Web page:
Britain's highest mountain is taller than previously thought and has "grown" by a metre in the last 65 years, experts have discovered.
Ben Nevis stands at 1,345m rather than the previously recorded height of 1,344m, a new Ordnance Survey (OS) calculation found.
The change, which will be displayed on all new OS maps, is not down to a geological movement but is simply due to improvements in technology that allow a more accurate reading than when the mountain was last surveyed in 1949.
The new measurement was made by positioning a survey grade GPS receiver at the summit of Ben Nevis for two hours. Data was constantly fed to satellites and then checked by OS experts before being confirmed.
In 1949, it took a team of seven surveyors 20 nights to obtain their calculation, OS said.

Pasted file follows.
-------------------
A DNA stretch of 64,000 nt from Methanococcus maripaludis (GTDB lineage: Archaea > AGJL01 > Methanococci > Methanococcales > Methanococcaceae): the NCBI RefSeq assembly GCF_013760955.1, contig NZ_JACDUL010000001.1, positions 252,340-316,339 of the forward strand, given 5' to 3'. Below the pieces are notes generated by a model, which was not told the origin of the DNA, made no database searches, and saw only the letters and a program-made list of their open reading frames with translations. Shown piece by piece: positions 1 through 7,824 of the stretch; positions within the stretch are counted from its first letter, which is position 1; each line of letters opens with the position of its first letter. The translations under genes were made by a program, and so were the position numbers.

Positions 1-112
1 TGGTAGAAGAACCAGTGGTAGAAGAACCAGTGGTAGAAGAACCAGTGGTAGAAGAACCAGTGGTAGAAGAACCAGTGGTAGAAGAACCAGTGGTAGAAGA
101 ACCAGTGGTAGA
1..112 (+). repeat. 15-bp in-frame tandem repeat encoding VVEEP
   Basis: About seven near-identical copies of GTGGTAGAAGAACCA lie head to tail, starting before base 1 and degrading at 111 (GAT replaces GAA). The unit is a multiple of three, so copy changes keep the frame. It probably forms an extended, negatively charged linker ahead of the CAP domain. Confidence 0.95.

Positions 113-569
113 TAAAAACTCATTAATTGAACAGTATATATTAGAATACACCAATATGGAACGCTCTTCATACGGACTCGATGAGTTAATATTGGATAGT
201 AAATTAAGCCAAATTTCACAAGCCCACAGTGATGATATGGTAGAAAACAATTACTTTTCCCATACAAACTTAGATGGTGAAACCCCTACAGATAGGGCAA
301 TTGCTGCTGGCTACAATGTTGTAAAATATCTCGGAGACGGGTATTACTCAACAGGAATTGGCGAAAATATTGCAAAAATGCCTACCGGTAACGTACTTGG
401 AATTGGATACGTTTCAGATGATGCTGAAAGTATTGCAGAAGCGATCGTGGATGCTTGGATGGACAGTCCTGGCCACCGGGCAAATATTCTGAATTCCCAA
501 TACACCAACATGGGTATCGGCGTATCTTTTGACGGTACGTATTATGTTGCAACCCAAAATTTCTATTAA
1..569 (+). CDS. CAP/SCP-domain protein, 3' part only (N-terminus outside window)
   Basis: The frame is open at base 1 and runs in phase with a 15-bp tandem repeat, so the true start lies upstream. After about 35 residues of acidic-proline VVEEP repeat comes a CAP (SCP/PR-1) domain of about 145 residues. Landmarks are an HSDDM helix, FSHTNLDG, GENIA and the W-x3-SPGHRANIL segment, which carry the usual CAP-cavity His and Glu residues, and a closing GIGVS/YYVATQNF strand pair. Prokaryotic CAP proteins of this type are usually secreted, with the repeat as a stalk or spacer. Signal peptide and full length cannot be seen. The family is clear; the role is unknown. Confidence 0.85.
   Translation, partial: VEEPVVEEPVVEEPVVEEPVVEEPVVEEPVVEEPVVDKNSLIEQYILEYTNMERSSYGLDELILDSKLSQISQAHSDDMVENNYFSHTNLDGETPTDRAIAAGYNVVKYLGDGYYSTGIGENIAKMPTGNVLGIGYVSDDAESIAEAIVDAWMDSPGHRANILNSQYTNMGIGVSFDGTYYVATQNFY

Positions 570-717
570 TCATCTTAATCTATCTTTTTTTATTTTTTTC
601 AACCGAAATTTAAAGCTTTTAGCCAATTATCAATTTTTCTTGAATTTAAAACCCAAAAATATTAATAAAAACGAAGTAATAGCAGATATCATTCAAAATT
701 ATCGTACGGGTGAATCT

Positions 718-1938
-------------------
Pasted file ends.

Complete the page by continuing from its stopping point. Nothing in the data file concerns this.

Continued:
The new height is exactly 1,344.527m but is rounded up to 1,345m officially.
Mark Greaves, OS geodetic consultant, was the first person to discover the change.
OS holds around 460 million geographic features in its database of the UK and regularly updates maps, with more than 10,000 changes possible each day.
OS marketing director Nick Giles said: "In reclassifying the height of Ben Nevis our map becomes even more precise.
"Now it's officially taller, I wonder how many will feel tempted to revisit its summit?"